Tightening the News
The Last Free Russian TV Station
The last surviving independent news channel is still online, and feisty as ever. But for how long?
MOSCOW — The young, hip, talented journalists of Dozhd TV (literally, Rain TV) looked happy last week unpacking boxes with equipment and setting up shop at their sleek, modern studio in the Design Factory Flakon in downtown Moscow.
It wasn’t easy getting here.
The last remaining independent television channel in Russia, Dozhd TV, normally a satellite channel, was just in the process of moving out from underground, and the happy news was celebrated by at least 10 million households—Dozhd’s fans across the country—who need valid information now more than ever.
Last year, authorities tried to kill Dozhd twice. First by taking the channel off the air right before the Sochi Winter Olympics in January 2014; then, by forcing journalists to leave their studio in December 2014. But Dozhd survived for almost a year on private donations, and continues to broadcast online. The crew worked temporarily from a private apartment. And the number of online subscribers just kept growing.
In 2014 the Committee to Protect Journalists honored Dozhd Editor in Chief Mikhail Zygar with the International Press Freedom Award for defying imprisonment, repression, and censorship.
Want to see video footage and hear voices from both sides of the front line in the Ukraine war? Click on Dozhd TV. Was the Russian military fighting in Ukraine? How corrupt were top officials? Who to blame for the economic crisis? For less than $10 a month Russians could find the answers to their questions, see investigative reports on corruption, hear about the life of Russian opposition and coverage of increasing social crises around provinces.
Dozhd’s coverage is dramatically different from the content provided by state television channels. “We’ve become a social institution for civil society,” Zygar told The Daily Beast. “At this difficult time of crises, when people have no spare money we experience an increasing wave of subscriptions, as we’ve become one of the symbols for good quality new media.”
On Wednesday night, political analyst Stanislav Belkovsky, on Dozhd’s live show, talked about the consequences of “one more Putin victory”—in the town of Debaltseve, where Russian-backed rebel forces defeated the regular Ukrainian army.
Belkovsky said that it was important for Putin to demonstrate to Russians that he beat the West again and again, as, unlike Obama, he had “eternity,” unlimited time to keep his power. Belkovsky said bluntly that “Russia was the main sponsor, the main aggressor” in the war in Ukraine, opinions one would never hear on state channels.
The increasing popularity of Dozhd TV means that “not all Russians have Stalin in their head and actually no Russians want a nuclear war with the United States,” Zygar suggested.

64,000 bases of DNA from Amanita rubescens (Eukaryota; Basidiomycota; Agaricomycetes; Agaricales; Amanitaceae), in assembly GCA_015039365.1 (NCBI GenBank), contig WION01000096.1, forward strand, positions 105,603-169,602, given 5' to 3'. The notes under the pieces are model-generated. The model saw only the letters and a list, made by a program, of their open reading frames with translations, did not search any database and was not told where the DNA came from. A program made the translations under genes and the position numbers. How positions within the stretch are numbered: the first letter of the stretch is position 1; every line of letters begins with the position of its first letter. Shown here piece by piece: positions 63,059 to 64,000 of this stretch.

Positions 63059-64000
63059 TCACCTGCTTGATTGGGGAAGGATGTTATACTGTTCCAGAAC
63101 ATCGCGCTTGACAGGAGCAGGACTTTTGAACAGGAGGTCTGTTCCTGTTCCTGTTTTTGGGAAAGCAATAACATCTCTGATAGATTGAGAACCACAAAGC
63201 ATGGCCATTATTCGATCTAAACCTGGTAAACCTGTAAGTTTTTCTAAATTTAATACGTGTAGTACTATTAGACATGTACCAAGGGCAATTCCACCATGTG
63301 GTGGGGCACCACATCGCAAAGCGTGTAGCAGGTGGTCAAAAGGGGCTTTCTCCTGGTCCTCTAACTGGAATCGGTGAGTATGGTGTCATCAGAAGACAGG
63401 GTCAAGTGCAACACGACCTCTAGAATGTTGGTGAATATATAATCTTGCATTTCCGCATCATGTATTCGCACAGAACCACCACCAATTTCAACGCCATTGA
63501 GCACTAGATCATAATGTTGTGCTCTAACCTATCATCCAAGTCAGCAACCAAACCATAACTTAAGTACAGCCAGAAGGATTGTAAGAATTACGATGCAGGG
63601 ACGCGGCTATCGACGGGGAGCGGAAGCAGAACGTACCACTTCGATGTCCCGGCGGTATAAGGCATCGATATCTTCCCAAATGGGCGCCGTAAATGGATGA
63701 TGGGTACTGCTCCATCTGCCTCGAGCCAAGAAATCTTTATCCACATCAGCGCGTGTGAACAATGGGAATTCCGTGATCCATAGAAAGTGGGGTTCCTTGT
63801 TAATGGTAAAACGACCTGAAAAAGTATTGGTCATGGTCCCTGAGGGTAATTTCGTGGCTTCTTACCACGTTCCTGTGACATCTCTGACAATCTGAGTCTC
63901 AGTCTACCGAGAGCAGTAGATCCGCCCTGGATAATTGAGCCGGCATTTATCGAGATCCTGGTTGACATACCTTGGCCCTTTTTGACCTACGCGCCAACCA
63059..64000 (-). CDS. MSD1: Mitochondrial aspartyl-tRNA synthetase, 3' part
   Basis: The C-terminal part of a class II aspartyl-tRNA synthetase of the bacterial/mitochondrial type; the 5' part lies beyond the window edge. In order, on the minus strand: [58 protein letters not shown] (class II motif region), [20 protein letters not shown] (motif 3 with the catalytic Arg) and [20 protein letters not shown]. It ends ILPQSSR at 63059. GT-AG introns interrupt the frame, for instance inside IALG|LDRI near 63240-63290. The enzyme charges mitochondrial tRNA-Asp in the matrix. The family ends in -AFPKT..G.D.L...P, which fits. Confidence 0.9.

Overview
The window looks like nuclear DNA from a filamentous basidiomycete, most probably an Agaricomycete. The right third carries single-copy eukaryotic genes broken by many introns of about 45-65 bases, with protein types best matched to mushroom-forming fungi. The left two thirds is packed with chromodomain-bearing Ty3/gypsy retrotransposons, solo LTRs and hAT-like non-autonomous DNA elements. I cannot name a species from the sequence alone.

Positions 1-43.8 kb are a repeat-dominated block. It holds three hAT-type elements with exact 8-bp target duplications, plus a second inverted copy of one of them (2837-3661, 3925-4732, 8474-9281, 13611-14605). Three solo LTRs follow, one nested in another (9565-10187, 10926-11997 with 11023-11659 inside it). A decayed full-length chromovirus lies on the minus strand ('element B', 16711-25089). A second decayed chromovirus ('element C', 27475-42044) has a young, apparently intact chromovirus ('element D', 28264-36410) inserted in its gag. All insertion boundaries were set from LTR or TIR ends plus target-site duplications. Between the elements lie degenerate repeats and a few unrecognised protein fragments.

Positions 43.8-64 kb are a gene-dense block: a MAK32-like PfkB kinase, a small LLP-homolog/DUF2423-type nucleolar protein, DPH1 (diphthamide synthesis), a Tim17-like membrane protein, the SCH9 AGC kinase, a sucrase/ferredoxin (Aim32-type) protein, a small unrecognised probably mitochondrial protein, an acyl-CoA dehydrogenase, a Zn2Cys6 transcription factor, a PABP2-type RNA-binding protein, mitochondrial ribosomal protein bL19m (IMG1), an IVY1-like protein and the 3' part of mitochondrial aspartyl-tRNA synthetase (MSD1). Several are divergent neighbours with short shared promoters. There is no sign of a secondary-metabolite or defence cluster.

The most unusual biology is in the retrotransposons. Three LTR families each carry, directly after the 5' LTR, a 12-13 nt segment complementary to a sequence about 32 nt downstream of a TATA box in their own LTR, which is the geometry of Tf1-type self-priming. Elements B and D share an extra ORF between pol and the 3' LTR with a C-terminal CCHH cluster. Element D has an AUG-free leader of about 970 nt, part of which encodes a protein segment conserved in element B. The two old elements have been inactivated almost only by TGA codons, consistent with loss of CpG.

A tall, handsome Muscovite in his mid-30s, Zygar insisted that there are a large number of Putin supporters who tune into Dozhd because they are curious and eager to get real information; and Zygar said that even inside the Kremlin there are liberals who still sincerely respect democratic values.
“One of them might be our quiet, these days, Prime Minister Dmitry Medvedev—if he were not, he would not have invited the underground Dozhd to participate in his annual press conference last December with five leading TV hosts of Russia’s main television channels,” Zygar told The Daily Beast.
During that press conference, Zygar famously asked Medvedev: “What happened to you? Have you stopped being liberal or have you never been one?” Russia’s current prime minister and former president Medvedev, who once dropped in at a regular diner for a burger with Obama, said: “I think I remain to be the one I was.”
But there was obviously a non-liberal power in the Kremlin putting pressure on information agencies, controlling all the main television channels, newspapers and magazines, and squeezing the two remaining independent strongholds, Vedomosti newspaper and Forbes magazine, with a recently adopted law to limit foreign ownership.
On a recent afternoon, Dozdh’s Timur Olevsky, a star reporter famous for his coverage of the war in Ukraine, told The Daily Beast that in fact Dozdh TV does not exercise full freedom of speech. Dozdh has to watch out for legal problems. Along with other media, Dozdh suffers from the constant pressure of new orders, rules, and laws against freedom of speech, which seem to pop up like mushrooms after the rain.
“Our lawyer now has to think of what to do about the new order by the Federal Service for Supervision of Communications that demands we cover Ukrainian Right Sector only negatively,” Olevsky said. “If tomorrow authorities demand that we say only positive things about Putin, we’ll have to invent a secret language, as they did in Soviet times, something like ‘A good boy beat up three innocent men,’” Olevsky joked.
Zygar argued that there was still a chance for Dozhd to work without giving up its balanced and professional style. “We survived because we did not break the law,” Zygar told The Daily Beast, “and we've managed to develop into a better channel, thanks to all our troubles.”
For now, anyway, when Rain TV is on, it shines.